What recent discussions he has had with his counterpart in Saudi Arabia on the protection of human rights in that country.
Media reports have surfaced this weekend suggesting that UK intelligence services were aware of the Saudi plan to abduct the journalist Jamal Khashoggi and take him back to Riyadh, and of the deployment of the hit squad to Istanbul for that purpose. May I give the Foreign Secretary the opportunity to tell the House today that those reports are categorically untrue?
I hope the hon. Lady will understand that I do not comment on intelligence matters, but, if this reassures her, I had absolutely no prior knowledge myself of the terrible Khashoggi murder and was as shocked as I think everyone else was.
It has been reported today that 17 Filipino women are being held in custody in Saudi Arabia for the heinous crime of attending a Halloween party. How much more oppressive does the Saudi regime have to get before it loses its esteemed place as Britain’s greatest friend in the middle east?
Saudi Arabia is a human rights country of concern for the Foreign Office. We have regular discussions with the Saudis about our concerns—the guardianship system, freedom of expression, the death penalty and a range of other issues—but it is because we have a relationship with them that we are able to raise these concerns both privately and in public, and the hon. Gentleman should rest assured that that is exactly what we do.
All sorts of issues with respect to Saudi Arabia’s human rights record are in sharp relief at the moment, but I think I have spoken more clearly than perhaps any other western Foreign Minister in saying that if the Khashoggi stories turn out to be true, that will be inconsistent with our values.
I was going to ask a question about Yemen, but I am afraid I have to follow up on the answer given to my hon. Friend Gill Furniss, because if the allegations in this weekend’s report are true they are extremely serious. It was reported that in early September our intelligence services became aware of the Saudi plan to abduct Jamal Khashoggi, and on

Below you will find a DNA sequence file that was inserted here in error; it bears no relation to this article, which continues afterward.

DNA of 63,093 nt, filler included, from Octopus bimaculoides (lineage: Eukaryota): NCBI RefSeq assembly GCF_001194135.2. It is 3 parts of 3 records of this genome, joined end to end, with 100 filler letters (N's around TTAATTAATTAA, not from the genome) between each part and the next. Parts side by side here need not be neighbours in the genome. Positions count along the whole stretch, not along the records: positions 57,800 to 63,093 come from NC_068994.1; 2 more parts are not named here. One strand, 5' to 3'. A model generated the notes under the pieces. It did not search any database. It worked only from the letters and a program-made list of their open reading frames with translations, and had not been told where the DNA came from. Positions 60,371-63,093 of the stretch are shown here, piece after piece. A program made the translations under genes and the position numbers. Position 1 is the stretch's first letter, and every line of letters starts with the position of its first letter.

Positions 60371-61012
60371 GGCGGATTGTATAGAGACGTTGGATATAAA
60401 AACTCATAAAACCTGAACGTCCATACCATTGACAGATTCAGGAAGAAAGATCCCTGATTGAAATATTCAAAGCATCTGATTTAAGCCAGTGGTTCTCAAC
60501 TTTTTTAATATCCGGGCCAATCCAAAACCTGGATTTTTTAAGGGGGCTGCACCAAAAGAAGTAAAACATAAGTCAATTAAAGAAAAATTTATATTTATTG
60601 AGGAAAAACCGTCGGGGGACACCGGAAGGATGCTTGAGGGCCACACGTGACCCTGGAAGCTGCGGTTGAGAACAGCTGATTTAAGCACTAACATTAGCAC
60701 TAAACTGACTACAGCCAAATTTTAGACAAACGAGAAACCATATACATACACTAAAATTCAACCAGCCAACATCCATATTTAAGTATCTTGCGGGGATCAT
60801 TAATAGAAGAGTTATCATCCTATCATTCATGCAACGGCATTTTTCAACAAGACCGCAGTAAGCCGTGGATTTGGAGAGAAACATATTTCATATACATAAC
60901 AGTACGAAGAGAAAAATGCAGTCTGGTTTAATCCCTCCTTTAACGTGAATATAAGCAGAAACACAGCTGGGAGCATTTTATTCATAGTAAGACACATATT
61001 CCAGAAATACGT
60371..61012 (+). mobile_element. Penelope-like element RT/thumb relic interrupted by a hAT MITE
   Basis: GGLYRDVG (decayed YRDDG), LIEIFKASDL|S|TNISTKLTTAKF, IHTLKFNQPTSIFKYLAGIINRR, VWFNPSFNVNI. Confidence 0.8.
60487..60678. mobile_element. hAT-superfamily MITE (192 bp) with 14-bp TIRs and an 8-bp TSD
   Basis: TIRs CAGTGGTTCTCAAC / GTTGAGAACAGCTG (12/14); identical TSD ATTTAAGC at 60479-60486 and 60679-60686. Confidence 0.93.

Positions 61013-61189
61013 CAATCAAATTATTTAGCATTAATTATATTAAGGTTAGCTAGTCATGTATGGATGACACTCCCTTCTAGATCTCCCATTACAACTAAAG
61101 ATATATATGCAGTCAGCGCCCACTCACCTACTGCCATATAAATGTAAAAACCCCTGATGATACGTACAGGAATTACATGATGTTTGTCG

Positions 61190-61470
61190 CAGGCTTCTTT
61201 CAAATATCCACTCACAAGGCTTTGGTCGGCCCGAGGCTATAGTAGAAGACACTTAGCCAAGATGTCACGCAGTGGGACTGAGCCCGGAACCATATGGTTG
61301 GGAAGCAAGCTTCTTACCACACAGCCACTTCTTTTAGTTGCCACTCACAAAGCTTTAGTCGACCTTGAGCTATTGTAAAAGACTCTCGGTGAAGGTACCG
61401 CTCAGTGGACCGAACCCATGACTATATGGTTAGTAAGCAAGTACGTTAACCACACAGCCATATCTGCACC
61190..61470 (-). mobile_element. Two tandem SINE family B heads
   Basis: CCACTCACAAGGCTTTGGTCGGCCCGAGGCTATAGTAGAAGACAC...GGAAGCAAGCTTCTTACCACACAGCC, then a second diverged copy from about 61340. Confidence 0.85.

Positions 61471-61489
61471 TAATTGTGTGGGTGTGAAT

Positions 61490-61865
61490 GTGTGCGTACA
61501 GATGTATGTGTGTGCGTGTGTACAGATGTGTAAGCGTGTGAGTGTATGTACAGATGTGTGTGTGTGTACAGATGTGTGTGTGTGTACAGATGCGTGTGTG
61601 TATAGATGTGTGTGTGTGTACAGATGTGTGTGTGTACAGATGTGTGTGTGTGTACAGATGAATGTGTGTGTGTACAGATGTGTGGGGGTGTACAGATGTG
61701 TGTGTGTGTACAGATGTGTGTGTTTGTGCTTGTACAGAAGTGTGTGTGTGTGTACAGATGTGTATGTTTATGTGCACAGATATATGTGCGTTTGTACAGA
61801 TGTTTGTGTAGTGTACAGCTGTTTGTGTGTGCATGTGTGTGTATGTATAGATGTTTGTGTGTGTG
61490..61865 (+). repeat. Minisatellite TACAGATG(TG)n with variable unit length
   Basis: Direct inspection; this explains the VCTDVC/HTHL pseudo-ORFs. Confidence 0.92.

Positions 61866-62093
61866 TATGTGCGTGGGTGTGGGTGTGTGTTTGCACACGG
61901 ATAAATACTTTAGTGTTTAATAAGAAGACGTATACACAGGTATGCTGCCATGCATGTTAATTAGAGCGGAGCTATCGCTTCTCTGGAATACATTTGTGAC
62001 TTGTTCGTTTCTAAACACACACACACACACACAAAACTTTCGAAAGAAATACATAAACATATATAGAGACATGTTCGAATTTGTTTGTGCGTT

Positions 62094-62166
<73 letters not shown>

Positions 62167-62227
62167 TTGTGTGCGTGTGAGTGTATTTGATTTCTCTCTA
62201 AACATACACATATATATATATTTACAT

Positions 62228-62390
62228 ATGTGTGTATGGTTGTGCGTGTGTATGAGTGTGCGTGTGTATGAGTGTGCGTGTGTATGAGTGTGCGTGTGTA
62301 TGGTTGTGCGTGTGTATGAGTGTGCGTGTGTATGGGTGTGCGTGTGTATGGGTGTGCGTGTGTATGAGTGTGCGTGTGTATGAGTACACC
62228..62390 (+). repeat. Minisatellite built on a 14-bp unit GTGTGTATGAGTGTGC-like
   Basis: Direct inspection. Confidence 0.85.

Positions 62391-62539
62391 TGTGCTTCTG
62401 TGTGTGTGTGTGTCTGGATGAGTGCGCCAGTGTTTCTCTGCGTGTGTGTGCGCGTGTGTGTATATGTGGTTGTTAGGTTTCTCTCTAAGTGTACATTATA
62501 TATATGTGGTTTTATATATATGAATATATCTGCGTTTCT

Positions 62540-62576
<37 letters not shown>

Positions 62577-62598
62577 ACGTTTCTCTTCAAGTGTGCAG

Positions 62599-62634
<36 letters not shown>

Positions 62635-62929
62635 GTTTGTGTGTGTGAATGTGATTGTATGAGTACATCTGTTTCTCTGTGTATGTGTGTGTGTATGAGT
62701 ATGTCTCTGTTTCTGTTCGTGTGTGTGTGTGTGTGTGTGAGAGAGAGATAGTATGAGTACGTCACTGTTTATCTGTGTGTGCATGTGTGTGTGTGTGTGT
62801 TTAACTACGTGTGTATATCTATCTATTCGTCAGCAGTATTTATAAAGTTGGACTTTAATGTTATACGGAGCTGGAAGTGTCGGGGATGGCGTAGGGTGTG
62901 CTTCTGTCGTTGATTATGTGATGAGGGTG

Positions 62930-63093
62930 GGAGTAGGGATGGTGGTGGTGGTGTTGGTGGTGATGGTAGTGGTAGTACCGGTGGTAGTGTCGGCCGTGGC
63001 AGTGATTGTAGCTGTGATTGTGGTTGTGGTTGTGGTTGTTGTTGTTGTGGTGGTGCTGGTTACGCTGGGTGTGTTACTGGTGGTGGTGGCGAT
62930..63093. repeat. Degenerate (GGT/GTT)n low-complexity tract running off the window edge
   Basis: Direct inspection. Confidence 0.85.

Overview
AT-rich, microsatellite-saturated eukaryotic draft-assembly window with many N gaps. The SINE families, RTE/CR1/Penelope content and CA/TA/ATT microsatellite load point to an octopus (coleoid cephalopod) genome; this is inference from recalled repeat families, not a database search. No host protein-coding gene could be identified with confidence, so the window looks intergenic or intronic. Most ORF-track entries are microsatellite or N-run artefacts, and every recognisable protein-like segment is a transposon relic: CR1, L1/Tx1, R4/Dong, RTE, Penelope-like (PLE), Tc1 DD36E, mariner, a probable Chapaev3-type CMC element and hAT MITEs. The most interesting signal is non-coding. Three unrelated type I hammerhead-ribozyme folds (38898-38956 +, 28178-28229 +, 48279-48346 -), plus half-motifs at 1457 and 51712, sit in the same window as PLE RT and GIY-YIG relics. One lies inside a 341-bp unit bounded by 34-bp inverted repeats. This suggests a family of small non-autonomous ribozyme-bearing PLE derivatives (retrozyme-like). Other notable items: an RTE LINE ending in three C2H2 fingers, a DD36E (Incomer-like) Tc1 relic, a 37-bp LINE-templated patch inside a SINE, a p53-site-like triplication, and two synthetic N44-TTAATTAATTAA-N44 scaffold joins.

I have to repeat what I said to Gill Furniss, and I am sure the right hon. Lady will understand that it is not possible for a Foreign Secretary, or indeed any Minister, to comment on intelligence matters, for very obvious reasons, but I did not know about this attack. It is very important that the right hon. Lady and the House understand that. We are as shocked as everyone else is about what happened.
I understand what the Foreign Secretary is saying, but he must understand that these allegations are extremely serious, and I am afraid it will not do to hide behind a blanket refusal to discuss intelligence matters. So will he, first, agree to attend an emergency session of the Intelligence and Security Committee to answer these questions behind closed doors, and, secondly, if he is not prepared as a point of principle to say what the intelligence services knew, at least reassure us that something will be done about this and that Ministers will find out what the intelligence services knew at the time?
If I am invited before the Intelligence and Security Committee, I will of course consider that invitation, but the right hon. Lady must know that her desire for me to release important intelligence information to the House or anywhere else is totally inappropriate. I do not think for a moment that she would be doing that if she were Foreign Secretary. I respect and understand her concern about the human rights situation in Saudi Arabia, but I wish that she would show the same concern for what is happening in Venezuela and Russia, and indeed with antisemitism. There seems to be a blind spot when it comes to countries that share Labour’s anti-western world view.